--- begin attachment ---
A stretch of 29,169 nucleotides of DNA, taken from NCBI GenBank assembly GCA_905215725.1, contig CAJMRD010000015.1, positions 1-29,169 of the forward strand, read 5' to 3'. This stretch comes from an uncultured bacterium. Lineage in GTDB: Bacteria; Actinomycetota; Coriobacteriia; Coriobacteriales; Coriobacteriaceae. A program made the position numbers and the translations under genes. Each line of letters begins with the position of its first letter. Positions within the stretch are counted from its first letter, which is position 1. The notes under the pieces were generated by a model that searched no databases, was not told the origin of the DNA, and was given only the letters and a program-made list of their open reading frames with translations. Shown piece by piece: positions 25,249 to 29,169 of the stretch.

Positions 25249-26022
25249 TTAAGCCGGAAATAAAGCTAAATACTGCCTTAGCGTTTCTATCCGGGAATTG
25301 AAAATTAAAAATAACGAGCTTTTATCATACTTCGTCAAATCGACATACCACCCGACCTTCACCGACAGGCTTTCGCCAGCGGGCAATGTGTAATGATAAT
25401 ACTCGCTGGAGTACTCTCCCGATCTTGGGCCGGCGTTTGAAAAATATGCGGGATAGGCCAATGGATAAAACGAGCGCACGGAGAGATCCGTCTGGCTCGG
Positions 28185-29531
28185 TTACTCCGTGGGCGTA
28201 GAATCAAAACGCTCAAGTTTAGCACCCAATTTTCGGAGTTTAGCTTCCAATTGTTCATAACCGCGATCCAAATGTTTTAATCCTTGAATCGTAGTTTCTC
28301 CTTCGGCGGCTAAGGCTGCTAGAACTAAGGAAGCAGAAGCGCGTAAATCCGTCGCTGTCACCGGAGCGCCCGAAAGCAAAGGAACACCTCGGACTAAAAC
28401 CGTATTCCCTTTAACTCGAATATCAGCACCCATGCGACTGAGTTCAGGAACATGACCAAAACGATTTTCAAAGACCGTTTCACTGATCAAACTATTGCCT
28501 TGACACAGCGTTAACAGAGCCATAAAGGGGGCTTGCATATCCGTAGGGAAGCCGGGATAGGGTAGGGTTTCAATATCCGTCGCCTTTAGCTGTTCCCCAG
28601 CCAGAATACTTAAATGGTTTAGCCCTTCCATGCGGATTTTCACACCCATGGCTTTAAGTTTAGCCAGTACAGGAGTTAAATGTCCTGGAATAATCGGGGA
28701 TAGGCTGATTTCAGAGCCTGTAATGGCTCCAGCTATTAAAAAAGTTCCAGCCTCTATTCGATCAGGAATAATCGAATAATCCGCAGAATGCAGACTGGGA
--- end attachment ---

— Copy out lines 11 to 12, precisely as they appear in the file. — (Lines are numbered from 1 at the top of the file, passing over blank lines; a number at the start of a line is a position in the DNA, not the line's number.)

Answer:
28501 TGACACAGCGTTAACAGAGCCATAAAGGGGGCTTGCATATCCGTAGGGAAGCCGGGATAGGGTAGGGTTTCAATATCCGTCGCCTTTAGCTGTTCCCCAG
28601 CCAGAATACTTAAATGGTTTAGCCCTTCCATGCGGATTTTCACACCCATGGCTTTAAGTTTAGCCAGTACAGGAGTTAAATGTCCTGGAATAATCGGGGA